2018 MS&E Reunion Recap: A Heartfelt and Engaging Event!
More than 150 MS&E alumni, faculty, and guests arrived on campus Saturday, October 27 to reconnect with old friends and make new ones during Reunion Homecoming weekend.
The MS&E program featured a special tribute in honor of Professor Ron Howard’s contributions to the scientific community, most notably his work pioneering the field of decision analysis.
"Ron has created a school of thought in decision analysis—a very vibrant one," said MS&E Professor and Chair Nick Bambos in his opening remarks. "I know of very few people who can claim that they have created schools of thought," he said, and concluded by mentioning such schools created by Plato and Aristotle. "I think you can infer what I'm trying to say," he concluded, as the audience responded with knowing smiles and laughter.
Presentations inspired by Prof. Howard's impact were given by Ali Abbas (PhD '04), Professor of Industrial and Systems Engineering and Public Policy at USC; Jeannie Kahwajy (PhD '00), CEO of Effective Interactions; and Eric Horvitz (PhD '90), Director at Microsoft Research. The final lecture was given by Prof. Howard, who shared stories of his educational journey from childhood to his time at Stanford.
Ali E. Abbas' talk focused on the past, present, and future of the university. He stressed the importance of applicable knowledge, asking, "If we can't teach you skills that you can apply outside of the university, that can't be taught by experience, then what purpose does your degree hold?" He discussed the importance of simplicity in current decision analysis models and the likely possibility that in the future there will be a need for a larger variety of different iterations of decision analysis, but that the foundations will remain the same.
Jeannie Kahwajy spoke of the power of being perceptive and understanding people. She argued that although you can justify decisions by looking back at numbers, you have to talk to people to find out what really matters to them. "You have to know how to ask and how to listen," she said. Jeannie also discussed how a good idea must be proven worthy to garner attention but ideas need attention to be deemed worthy. This starts a vicious cycle and the best way to get out of it is to be ready to receive contributions from all sources and listen to the opinions of others. She concluded by saying that it is not enough to just come up with a better solution; it is also our job to bring more people into decision analysis.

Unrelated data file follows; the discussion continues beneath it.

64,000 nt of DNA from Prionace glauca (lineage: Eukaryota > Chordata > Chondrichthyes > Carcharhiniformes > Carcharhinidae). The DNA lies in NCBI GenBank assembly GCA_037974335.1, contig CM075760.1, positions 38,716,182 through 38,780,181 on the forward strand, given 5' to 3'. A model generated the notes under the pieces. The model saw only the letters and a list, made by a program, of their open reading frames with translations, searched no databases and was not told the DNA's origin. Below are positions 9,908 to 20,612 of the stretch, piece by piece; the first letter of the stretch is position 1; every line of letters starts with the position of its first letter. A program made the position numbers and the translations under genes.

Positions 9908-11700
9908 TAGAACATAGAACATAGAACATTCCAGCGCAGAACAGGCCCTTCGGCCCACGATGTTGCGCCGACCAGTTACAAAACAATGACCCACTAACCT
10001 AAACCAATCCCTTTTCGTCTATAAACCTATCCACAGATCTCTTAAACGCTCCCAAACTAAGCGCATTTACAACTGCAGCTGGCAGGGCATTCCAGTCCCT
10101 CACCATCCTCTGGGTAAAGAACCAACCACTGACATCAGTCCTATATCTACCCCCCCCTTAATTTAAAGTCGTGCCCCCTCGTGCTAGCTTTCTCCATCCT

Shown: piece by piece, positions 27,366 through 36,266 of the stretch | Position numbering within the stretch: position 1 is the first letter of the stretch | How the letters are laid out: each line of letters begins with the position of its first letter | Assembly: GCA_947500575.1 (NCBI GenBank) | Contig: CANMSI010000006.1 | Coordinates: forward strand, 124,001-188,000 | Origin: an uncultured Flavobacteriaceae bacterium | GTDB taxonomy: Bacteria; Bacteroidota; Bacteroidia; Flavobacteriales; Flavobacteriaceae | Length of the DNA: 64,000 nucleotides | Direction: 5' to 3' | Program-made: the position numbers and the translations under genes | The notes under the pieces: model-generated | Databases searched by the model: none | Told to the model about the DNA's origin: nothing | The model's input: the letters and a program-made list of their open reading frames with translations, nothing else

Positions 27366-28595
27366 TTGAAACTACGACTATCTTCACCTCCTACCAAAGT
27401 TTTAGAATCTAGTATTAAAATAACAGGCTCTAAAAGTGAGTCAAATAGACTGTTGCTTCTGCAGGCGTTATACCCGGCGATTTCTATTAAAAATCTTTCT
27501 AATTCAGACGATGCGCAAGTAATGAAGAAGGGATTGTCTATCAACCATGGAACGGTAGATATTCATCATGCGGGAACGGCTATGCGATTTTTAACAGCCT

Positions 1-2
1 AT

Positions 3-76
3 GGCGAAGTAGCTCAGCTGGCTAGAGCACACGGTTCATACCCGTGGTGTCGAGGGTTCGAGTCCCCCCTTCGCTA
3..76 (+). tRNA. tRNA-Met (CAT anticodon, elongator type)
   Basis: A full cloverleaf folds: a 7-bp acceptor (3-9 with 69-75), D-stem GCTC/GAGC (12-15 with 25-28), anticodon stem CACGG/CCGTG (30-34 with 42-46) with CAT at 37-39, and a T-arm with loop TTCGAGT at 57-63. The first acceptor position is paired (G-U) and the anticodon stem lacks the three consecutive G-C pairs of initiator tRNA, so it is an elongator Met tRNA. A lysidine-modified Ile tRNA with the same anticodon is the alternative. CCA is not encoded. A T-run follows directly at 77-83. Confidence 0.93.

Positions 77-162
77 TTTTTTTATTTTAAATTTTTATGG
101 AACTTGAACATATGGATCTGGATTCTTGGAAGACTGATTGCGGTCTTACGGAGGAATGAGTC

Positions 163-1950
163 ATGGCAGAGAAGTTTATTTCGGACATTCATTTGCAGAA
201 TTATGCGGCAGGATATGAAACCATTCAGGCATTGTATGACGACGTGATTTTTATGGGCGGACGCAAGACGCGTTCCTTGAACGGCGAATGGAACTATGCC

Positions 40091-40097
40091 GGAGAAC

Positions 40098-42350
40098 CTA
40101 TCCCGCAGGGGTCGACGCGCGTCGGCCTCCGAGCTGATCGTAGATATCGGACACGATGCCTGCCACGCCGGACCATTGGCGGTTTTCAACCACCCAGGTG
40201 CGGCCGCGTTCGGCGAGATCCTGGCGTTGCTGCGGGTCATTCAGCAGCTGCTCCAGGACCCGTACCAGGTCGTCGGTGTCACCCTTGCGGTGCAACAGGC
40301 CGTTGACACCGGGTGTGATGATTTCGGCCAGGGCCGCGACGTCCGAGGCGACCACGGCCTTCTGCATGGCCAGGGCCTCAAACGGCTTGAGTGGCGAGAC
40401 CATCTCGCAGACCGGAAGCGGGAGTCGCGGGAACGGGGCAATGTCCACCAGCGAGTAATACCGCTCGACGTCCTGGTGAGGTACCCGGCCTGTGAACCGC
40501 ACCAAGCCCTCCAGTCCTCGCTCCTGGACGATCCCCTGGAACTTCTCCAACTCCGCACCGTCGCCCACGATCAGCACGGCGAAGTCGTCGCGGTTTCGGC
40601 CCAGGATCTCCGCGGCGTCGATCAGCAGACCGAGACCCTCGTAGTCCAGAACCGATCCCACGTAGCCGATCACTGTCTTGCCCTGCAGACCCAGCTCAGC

Eric Horvitz's talk focused on the influence Prof. Howard's teachings had on him, as well as the intersection of artificial intelligence and decision analysis. He urged the audience to consider decision analysis as clear, systematic thinking about action; to pursue foundational principles of intelligence; to attend with sensitivity agency, values, and ethics; and to enhance lives and society. He said, "The influence diagram provides a new clarity to the conversation between decision-maker and analyst, allowing representations that are both easily understandable and mathematically consistent." And while pursuing advancement is important, you have to learn to stand for ethics over profits when building your career in decision analysis.
Professor Ron Howard's talk focused on the development of his lifelong education, the lessons he has learned from others throughout his career, and paying tribute to all those who have been a part of his professional journey. He spoke of the deep connection he formed with his mentor, Bill Linvill, who helped Prof. Howard become a part of the Stanford faculty in 1965. He emphasized several lessons that he learned from others throughout his career: a key part of understanding complex systems is creating simple and intuitively understandable models; you can't replace a good idea with a lot of capital; and some of the most important lessons you learn in life are taught serendipitously.
After the lectures, attendees enjoyed a networking brunch, visited the Stanford Bookstore table featuring publications by notable MS&E professors, and took fun photos at the social media photo-op.
View a photo gallery from the event.
View all lecture videos from the event.